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As the Global Refugee-Led Network actively participated in the GRF 2023, the stage was set for a global dialogue that transcends borders, fostering a future where every voice counts in the fight against climate change. Together, these entities forge a path towards a tomorrow that is sustainable, inclusive, and shaped by the collective voice of the displaced, contributing significantly to the ongoing initiatives on inclusive climate action.
©GRN/Anila Noor. Global Refugee Forum 2023
The presence of refugee leaders at the GRF is not just an opportunity for the humanitarian world to learn about their fantastic work on climate action and the communities they represent and serve but also a platform to showcase their proactive role in addressing climate change. Refugees, facing climate change as a reality in various settings, are not merely waiting for some distant saviour. They develop unique solutions like energy-saving stoves, biogas cooking systems, and solar-powered cookers. They are at the forefront of planting trees and other ecosystem adaptation strategies. Refugee-led initiatives are leading the way in designing impactful, locally relevant, contextually fit, and acceptable solutions for and by refugees. Such solutions, born out of the lived experiences of refugees, are likely to succeed if supported and have higher chances of improving displaced persons' social, health, environmental, and economic conditions. In contrast, solutions shaped by those with limited knowledge about refugees' living experiences have little or no chance of success or being sustainable.
The GRF's objectives were to find long-term solutions for refugees, including enhancing self-reliance among refugees and promoting innovative approaches and best practices in addressing the refugee challenges. In addition, the GRF was held to facilitate partnerships among different stakeholders, including governments, civil society, and the private sector, to reinforce collaboration and coordination in responding to the refugee crisis.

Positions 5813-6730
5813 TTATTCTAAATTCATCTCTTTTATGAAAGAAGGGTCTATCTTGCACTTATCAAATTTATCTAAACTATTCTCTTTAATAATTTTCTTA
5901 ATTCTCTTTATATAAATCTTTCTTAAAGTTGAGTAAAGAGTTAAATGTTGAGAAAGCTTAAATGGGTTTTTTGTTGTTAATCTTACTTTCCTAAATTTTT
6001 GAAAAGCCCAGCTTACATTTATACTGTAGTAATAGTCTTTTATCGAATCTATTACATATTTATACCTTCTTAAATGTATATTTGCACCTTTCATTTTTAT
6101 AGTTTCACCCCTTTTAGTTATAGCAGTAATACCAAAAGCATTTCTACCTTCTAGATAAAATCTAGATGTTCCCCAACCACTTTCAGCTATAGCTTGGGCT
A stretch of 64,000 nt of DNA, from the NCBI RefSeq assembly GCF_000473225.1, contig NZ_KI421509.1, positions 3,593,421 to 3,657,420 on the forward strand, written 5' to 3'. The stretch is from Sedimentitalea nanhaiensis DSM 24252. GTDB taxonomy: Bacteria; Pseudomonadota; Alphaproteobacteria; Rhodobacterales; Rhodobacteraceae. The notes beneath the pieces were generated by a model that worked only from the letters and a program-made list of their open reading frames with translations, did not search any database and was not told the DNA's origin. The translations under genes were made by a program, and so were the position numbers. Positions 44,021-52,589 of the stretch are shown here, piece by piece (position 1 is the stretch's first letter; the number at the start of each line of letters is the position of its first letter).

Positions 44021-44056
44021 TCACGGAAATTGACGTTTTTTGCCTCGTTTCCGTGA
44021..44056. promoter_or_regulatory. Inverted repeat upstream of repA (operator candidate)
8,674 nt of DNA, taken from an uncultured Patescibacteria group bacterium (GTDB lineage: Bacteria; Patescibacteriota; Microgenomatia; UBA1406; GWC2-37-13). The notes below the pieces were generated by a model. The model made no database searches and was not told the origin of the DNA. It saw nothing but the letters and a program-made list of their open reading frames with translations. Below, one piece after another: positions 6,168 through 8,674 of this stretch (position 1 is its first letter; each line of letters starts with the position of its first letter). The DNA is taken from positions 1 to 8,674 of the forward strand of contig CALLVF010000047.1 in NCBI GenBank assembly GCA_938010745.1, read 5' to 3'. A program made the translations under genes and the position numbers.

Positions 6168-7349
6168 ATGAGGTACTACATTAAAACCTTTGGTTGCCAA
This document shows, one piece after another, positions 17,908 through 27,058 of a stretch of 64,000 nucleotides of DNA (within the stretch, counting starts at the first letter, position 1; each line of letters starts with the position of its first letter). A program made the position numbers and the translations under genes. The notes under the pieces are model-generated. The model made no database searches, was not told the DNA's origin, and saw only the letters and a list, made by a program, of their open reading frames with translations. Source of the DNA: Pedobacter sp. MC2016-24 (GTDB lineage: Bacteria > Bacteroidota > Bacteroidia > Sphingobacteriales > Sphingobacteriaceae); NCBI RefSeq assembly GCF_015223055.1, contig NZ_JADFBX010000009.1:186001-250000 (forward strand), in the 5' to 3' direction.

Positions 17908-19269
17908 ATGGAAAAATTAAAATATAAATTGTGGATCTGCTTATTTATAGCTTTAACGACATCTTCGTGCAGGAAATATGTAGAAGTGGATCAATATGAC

Attending the GRF is a chance for many to connect with like-minded organisations and well-wishers, mobilise resources, and build partnerships to respond to refugee challenges. For example, in the run-up to the GRF, the Refugee-Led Network Organisation Network of Uganda (RELON) pledged to plant 7.5 million trees in response to reforestation efforts and climate action in Uganda. This is an example of a response that requires partnerships and support from donors, governments, local, national, and international organisations, as well as well-wishers who are usually easily accessible and present at gatherings like the GRF. Likewise, displaced persons’ delegations from other countries should use this opportunity to rally support for energy and climate action in displacement settings.
The presence of Refugee-Led Organizations (RLOs) leaders at GRF 2023 should raise critical concerns about the inclusivity and effectiveness of global initiatives addressing climate change and refugee challenges. For instance, it would be vital to have people with displaced backgrounds represented at the Refugee Environmental Protection (REP) Fund so that they can advocate for the direct flow of resources from REP to displaced persons’ initiatives working towards clean energy transition and environmental sustainability in displacement settings globally.